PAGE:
Judge Miller heard the arguments put forth by both sides of the suit for over an hour before stating that he would rule at a later date. One of the biggest concerns for Judge Miller in the case was whether the court could allow animals to be named as plaintiffs in a legal case, and if so what type of repercussions this trend would set.
Regardless of the outcome of the case Jeffrey Kerr, attorney for PETA, stated that the court simply hearing the case was a landmark moment – that for the first time in history, creatures that “happen to not have been born human” have the same opportunities as humans. While that may be so, SeaWorld’s attorney, Theodore Shaw commented that should the plaintiff win out in this case it would set a precedent in which hell would be unleashed.
A Verdict is Reached by Judge Jeffrey Miller
On Wednesday, February 8, 2012, all question as to whether or not animals were to be included under the constitutional rights was put to rest. U.S District Judge Jeffrey Miller dismissed the case on Wednesday claiming that the “only reasonable interpretation of the Thirteenth Amendment’s plain language is that it applies to persons, and not to non-persons such as orcas.” In original statements, PETA was claiming that as intelligent and highly social species, the five orca’s being kept by SeaWorld were suffering from their confinement. This type of suffering was against the 13th amendment which prohibits slavery.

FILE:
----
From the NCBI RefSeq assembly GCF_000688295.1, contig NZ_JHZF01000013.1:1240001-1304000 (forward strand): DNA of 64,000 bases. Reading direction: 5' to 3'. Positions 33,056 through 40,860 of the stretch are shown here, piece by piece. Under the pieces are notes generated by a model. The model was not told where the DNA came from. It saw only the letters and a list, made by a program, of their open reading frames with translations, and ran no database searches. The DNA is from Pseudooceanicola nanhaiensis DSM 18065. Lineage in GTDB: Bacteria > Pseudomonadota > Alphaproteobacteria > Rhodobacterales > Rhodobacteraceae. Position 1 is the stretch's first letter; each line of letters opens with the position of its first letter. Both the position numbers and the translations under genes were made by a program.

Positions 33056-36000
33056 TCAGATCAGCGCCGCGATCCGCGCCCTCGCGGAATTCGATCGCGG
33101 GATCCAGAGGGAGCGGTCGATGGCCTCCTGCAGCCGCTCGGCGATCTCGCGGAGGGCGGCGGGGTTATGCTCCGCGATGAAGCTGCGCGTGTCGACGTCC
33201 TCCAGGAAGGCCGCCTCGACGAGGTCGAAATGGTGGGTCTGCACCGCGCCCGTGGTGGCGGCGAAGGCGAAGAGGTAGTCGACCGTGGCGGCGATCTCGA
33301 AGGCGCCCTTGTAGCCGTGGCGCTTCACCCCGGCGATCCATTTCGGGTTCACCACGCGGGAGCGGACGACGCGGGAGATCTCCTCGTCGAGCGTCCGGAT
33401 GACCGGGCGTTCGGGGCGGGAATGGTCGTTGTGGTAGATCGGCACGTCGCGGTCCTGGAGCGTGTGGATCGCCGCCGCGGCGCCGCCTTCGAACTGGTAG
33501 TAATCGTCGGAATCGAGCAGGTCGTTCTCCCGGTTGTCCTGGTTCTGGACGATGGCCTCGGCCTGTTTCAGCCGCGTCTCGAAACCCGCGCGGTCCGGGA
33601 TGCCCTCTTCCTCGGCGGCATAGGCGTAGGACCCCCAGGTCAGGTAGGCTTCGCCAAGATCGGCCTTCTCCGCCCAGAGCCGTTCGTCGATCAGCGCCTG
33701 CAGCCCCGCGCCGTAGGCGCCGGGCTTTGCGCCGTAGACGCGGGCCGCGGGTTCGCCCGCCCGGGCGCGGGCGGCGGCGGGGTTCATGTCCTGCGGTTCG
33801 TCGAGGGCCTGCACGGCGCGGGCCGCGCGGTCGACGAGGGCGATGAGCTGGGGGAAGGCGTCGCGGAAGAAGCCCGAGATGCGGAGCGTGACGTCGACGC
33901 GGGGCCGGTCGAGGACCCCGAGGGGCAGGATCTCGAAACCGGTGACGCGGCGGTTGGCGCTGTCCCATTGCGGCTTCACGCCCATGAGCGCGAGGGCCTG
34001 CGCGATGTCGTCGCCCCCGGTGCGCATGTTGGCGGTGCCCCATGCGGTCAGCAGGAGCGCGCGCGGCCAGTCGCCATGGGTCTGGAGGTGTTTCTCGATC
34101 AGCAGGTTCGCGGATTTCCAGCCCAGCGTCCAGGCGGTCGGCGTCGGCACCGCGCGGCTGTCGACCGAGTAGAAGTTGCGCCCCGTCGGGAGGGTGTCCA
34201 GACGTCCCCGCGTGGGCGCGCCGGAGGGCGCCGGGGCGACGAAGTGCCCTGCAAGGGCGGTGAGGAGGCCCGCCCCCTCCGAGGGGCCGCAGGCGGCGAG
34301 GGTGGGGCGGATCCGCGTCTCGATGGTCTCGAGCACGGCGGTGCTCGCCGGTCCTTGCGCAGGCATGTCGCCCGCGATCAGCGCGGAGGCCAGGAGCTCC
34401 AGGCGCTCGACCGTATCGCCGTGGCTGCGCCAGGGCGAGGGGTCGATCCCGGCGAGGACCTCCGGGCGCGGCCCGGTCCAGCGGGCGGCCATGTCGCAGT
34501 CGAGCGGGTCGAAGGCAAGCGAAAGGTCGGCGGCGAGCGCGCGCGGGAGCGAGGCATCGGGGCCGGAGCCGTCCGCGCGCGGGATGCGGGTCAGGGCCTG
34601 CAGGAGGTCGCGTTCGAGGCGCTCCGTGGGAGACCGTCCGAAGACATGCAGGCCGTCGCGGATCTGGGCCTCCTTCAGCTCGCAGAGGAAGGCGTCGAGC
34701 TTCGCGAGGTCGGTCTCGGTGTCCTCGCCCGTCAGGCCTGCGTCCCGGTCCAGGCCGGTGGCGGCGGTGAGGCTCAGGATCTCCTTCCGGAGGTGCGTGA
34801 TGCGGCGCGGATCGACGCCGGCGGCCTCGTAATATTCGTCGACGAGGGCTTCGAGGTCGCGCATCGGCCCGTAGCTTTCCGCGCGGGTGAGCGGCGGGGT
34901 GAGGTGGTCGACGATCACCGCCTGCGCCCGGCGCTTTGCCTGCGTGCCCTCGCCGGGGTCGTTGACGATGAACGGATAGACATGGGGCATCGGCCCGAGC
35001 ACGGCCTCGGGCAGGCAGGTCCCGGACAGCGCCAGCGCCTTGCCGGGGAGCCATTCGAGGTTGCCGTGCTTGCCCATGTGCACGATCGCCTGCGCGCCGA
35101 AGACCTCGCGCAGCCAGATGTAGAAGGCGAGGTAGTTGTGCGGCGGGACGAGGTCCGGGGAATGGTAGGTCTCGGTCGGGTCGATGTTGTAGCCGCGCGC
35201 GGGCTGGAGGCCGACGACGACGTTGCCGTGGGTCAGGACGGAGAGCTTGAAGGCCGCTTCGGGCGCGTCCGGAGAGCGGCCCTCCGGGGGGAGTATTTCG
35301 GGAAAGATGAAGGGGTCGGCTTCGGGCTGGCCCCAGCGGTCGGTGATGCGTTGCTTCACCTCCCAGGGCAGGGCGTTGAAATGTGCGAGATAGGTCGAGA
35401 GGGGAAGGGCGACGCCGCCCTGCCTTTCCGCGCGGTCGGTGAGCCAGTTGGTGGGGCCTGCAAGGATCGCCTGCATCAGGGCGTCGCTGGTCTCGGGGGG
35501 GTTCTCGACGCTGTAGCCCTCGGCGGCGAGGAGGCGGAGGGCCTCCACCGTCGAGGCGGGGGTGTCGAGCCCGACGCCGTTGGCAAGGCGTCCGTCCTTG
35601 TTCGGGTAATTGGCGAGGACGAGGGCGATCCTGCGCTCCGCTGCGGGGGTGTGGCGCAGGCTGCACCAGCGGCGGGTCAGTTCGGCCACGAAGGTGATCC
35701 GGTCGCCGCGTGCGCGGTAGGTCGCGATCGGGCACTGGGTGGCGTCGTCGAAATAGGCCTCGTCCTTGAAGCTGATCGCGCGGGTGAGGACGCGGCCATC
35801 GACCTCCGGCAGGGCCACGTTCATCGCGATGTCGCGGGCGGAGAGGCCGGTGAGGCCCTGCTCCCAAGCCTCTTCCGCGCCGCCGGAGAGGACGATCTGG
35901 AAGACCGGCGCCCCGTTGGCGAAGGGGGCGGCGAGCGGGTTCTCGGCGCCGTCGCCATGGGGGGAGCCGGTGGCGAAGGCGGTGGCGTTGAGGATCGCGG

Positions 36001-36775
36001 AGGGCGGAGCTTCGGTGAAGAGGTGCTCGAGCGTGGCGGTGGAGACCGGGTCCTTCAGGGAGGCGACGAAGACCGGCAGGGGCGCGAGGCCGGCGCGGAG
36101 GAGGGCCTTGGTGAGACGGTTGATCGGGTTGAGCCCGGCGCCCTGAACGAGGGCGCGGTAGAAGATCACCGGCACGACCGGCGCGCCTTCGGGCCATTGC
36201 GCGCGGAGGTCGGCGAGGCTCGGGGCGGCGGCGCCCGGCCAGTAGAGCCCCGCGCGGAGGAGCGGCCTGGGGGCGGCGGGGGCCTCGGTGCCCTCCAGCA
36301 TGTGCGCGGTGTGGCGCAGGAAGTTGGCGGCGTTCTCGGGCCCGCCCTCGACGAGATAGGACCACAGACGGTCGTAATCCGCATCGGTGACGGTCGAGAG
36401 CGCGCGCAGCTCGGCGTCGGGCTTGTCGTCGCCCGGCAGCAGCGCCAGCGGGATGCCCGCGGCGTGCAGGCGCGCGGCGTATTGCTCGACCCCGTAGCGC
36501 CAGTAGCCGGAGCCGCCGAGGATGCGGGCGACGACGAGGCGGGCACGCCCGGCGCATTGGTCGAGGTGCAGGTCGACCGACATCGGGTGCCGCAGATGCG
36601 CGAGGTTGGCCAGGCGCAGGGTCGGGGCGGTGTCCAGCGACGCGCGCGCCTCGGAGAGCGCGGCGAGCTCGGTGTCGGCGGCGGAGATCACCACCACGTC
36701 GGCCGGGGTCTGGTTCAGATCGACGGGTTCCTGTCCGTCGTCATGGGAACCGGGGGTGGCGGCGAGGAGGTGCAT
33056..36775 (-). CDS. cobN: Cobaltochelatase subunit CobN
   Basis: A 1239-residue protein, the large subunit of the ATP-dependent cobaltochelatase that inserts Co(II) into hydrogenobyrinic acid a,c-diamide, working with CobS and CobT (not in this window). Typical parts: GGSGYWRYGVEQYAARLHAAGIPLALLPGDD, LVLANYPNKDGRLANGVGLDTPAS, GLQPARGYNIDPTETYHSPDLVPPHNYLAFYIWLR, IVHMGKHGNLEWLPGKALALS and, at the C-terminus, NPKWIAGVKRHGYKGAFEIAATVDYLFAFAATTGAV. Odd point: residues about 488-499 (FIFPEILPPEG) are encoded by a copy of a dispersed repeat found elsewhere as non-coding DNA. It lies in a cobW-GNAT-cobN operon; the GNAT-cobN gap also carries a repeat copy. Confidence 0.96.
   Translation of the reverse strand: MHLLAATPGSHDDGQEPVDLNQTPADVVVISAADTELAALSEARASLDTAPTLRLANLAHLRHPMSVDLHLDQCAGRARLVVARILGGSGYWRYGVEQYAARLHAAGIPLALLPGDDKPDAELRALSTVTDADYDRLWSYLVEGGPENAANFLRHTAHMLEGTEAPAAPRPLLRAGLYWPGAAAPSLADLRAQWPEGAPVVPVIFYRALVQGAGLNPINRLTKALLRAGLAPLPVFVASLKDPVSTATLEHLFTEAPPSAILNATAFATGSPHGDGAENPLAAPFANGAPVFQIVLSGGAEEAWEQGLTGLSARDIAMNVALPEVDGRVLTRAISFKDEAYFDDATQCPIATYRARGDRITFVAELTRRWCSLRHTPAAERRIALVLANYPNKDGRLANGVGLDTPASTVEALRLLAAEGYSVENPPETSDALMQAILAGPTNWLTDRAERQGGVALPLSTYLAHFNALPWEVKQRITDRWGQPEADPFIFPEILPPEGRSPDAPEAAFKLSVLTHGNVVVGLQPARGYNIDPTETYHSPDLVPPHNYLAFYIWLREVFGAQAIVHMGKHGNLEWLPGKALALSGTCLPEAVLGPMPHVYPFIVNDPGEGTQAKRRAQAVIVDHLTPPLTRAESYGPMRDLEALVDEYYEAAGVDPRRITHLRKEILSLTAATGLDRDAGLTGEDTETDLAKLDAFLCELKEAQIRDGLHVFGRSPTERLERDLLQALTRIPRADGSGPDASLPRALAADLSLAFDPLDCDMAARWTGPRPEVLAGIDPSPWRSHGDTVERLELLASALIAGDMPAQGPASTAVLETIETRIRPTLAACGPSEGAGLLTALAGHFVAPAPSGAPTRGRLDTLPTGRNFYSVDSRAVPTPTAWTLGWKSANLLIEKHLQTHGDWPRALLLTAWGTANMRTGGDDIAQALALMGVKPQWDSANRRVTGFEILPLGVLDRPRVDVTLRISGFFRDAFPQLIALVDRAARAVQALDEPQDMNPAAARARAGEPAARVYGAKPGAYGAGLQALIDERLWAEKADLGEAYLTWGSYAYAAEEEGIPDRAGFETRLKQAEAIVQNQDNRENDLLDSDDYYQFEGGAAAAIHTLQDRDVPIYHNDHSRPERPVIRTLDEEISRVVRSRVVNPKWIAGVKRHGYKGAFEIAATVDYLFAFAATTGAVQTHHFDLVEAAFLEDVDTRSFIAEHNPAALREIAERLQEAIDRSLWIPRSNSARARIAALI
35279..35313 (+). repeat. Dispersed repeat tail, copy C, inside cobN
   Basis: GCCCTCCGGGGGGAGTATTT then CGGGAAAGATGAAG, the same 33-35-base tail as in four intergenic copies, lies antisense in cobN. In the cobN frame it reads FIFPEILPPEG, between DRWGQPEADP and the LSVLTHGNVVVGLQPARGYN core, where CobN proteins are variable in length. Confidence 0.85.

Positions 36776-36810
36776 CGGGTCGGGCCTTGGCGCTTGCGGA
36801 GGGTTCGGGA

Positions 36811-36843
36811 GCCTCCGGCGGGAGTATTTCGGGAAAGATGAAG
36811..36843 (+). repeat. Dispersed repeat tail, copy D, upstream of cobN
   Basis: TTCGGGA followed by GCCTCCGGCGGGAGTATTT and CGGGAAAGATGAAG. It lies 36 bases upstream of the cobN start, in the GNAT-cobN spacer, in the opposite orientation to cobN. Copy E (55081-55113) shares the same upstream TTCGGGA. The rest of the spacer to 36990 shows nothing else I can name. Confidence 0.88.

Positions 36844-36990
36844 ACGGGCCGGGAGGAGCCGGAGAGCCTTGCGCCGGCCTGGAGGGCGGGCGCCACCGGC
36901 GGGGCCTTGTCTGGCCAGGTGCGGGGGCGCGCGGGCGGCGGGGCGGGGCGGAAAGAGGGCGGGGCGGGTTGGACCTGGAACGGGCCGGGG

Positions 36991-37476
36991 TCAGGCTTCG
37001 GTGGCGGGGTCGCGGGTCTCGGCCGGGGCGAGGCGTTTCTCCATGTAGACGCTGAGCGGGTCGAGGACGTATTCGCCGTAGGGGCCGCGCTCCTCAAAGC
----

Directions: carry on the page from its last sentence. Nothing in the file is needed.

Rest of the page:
The 13th amendment reads as follows:
Section 1. Neither slavery nor involuntary servitude, except as a punishment for crime whereof the party shall have been duly convicted, shall exist within the United States, or any place subject to their jurisdiction.
Section 2. Congress shall have power to enforce this article by appropriate legislation.
While this amendment does not specifically state that it applies to human rather than non-human animals, the initial statement of “We the people…” most certainly does.
After the ruling by the court, SeaWorld restated its belief that PETA’s lawsuit was both baseless and absurd. SeaWorld also commented that they reject any challenges made as to the condition of or quality of care for the animals in their care. Judge Miller also commented after his ruling that while he praised PETA’s attorneys for their efforts to protect and free the orca whales in question, the 13th amendment was not adequate basis for this claim.